As our luck would have it, we were in Goiania at the same time that team Brasil was to play Panama in a World Cup friendly.  With thanks to Kike, we all got tickets to watch the game and sat among 40,000 Brazilians literally rocking the stadium.

A large Toucan launching for flight

A Scarlet Macaw sentinel

Gerson taking a bite out of a
Cajamanga fruit

A favorite treat - roasted pinhaoes from
the Pinheiro tree

Gerson singing his national anthem

Bruna, Lucas, Kike, Rafael, Louise
and Gerson

Nice header

Bruna, Lucas and Kike

Brasil won 4-0 over Panama and all we knew is that we had a great time at the game and drinking in the spirit of the country's pride.  There really is no other sport that is a true world sport as futebol/soccer is and I do not think in my lifetime, there will ever be any other. 

After a few days in Goiania, we were off to Kike's fazenda (farm or large area of land) that was located about seven hours north and just outside of a town called Minacu (Meena-sue).  We met up with another friend of Gerson's, Mauricio (Uga) (as he owns a part of the fazenda) and he along with his girlfriend, Tania, escorted us to the expansive fazenda (about 500 acres) (see South America II, page 2 about Uga).  And, we are thankful that he did lead us to the farm as there would be very little chance we would have found it on our own, let alone felt we could have navigated the (ahem) "road" without his guidance.  After crawling over rocks, slipping through sand, splashing through streams and making a run for it up steep hills, we made it to the oasis in the middle of the cerrado (say-hado - semi-arid forest).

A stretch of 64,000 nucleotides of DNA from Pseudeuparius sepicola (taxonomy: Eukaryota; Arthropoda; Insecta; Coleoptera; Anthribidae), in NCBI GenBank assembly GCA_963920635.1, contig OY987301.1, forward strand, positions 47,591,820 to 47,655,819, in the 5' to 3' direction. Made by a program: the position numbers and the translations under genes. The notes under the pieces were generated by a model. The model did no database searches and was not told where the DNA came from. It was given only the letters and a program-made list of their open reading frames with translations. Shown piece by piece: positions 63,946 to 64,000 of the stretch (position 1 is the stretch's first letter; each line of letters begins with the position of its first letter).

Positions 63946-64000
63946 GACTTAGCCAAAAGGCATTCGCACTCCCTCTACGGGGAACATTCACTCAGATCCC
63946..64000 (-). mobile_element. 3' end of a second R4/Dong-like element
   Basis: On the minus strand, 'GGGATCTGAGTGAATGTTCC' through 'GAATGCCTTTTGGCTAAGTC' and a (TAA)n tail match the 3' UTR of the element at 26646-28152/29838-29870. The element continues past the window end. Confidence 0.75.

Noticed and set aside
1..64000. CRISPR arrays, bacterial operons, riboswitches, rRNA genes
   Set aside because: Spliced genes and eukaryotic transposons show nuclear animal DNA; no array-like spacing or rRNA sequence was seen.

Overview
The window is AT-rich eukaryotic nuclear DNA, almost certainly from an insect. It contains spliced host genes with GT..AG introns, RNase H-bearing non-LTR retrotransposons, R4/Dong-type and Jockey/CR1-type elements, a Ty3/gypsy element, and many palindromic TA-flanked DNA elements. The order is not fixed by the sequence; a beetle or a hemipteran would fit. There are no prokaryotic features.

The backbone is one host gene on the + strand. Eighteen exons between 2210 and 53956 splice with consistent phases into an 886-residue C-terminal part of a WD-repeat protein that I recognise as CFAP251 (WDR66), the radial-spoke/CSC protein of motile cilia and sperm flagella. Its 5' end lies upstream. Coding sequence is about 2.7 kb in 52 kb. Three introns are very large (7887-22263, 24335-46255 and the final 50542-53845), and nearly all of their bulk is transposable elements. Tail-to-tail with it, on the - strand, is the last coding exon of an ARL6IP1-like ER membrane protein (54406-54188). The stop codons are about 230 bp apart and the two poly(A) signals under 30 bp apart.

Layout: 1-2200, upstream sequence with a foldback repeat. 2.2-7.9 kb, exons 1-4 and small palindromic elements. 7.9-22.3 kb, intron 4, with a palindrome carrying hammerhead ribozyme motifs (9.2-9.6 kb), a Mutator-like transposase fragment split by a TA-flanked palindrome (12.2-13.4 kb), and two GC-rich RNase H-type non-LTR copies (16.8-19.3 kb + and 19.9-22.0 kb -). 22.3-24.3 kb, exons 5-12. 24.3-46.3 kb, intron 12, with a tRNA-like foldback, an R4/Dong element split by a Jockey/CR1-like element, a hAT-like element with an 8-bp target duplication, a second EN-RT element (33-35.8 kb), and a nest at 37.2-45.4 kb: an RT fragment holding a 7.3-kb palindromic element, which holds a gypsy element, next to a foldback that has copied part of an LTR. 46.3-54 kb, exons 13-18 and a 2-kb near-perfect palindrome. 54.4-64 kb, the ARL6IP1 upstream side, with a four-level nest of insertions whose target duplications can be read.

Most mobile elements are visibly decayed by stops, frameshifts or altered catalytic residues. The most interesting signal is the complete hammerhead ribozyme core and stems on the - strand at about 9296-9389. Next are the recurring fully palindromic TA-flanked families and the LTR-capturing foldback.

Neymar scores the first goal


Sunset over the Goiania Stadium

View at sunset over Goiania

Mauricio's kitchen is outdoors (with
the average temperature being in the
80's-90's, it makes sense)